Great New Book For Boating Kids, Filled With Ideas And Projects For SummerBy Jeff Hemmel
Okay, it’s blatant self promotion, but fellow Boating Magazine-writer David Seidman and I have worked on a new book over the past 18 months that was just released last week, right in time for summer.
Dubbed “The Anti-Pirate Potato Cannon…And 101 Other Things for Young Mariners to Build, Try, And Do On The Water,” the 260-page hardcover book is loosely modeled on the popular “Dangerous Book For Boys,” and features all sorts of stories, projects, and activities for kids that love to be around the water.
Here’s how our publisher, McGraw Hill, describes it:
“Ever since humankind began seafaring, boats and shoreline adventures have produced sturdy, independent, creative, self-reliant kids. Here is the book for all parents who want to introduce their kids to the world of boats, boating, sailing, the shore, and the sea. It provides dozens of adventures and activities for kids, and a plethora of projects for you and your kids to do together.
“Topics range from how-to to fanciful, in random organization so that each excursion into the book turns up unrelated gems on facing pages. The Anti-Pirate Potato Cannon encourages your kid to get outdoors and on the water, to build things, to try things, to cultivate their curiosity, to learn self-reliance, and to get a giant dose of the magic of seaside adventure.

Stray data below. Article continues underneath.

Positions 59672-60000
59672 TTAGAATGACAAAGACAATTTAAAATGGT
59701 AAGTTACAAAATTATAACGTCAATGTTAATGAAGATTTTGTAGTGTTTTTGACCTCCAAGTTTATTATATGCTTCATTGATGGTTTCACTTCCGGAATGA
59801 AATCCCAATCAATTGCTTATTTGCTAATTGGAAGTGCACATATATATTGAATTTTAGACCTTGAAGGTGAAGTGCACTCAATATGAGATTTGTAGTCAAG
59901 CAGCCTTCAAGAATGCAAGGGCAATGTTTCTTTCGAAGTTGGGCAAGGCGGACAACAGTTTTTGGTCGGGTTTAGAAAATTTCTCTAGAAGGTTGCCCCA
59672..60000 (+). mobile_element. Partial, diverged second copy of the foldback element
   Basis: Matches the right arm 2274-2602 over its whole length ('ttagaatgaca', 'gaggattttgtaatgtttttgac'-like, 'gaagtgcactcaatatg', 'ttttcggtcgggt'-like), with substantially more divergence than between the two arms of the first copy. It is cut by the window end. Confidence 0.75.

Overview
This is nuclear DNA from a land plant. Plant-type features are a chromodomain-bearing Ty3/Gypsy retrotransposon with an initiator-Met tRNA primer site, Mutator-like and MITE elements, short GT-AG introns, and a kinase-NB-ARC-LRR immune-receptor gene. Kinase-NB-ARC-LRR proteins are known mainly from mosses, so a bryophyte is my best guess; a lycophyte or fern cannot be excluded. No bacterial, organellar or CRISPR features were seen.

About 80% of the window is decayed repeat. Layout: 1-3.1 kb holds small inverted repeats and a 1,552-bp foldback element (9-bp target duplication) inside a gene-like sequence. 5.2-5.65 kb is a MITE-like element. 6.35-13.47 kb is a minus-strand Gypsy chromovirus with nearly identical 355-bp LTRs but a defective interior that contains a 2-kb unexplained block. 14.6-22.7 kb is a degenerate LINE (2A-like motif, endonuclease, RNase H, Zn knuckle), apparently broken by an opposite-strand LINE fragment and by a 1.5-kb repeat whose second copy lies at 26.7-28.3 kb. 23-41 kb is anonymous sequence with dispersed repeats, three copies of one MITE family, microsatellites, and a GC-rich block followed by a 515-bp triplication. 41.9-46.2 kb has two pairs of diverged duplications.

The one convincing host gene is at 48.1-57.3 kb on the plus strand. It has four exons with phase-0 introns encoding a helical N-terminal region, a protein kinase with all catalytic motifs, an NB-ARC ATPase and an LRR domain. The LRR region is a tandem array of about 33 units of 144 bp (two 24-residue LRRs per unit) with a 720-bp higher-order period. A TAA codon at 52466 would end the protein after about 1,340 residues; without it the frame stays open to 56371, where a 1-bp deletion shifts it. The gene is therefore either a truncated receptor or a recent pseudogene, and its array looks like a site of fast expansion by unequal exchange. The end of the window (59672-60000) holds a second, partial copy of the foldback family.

“Designed to cultivate a kid’s curiosity about the natural world.”
In other words it’s filled with things to get your kids outside and off the couch, from how to build a Huck Finn-style raft to how to body surf, chart a favorite cove, build a ship-in-a-bottle, tie the essential knots, have a beach clambake, cook lunch on a boat engine, navigate by the stars, pass your boating exam, even build your own boat. Of course, there’s also plenty of PWC and watersports-related stuff in there as well, like how to submarine a stand-up PWC, get up on a wakeboard, and carve a cool slalom turn. Thrown into the mix are some fun facts, like why pirates wore gold earrings, what ice cream has to do with outboard motors, or how a canal lock works.
I could go on and on, but hey, there’s 101 things in there…I’m almost writing another book just describing it.
Sure I’m tooting my own horn here, but David and I both have got a lot of boating experience between the two of us, and have both earned awards for our writing. I think the book offers a lot of fun activities that both parents and children will enjoy.
So what’s the deal with that title? One of the 101 things to do is build an “anti-pirate” potato cannon, essentially a spud gun that, with parental help and supervision, can launch a tater clear out into open water. Pointless, yes…but guaranteed to elicit some giggles.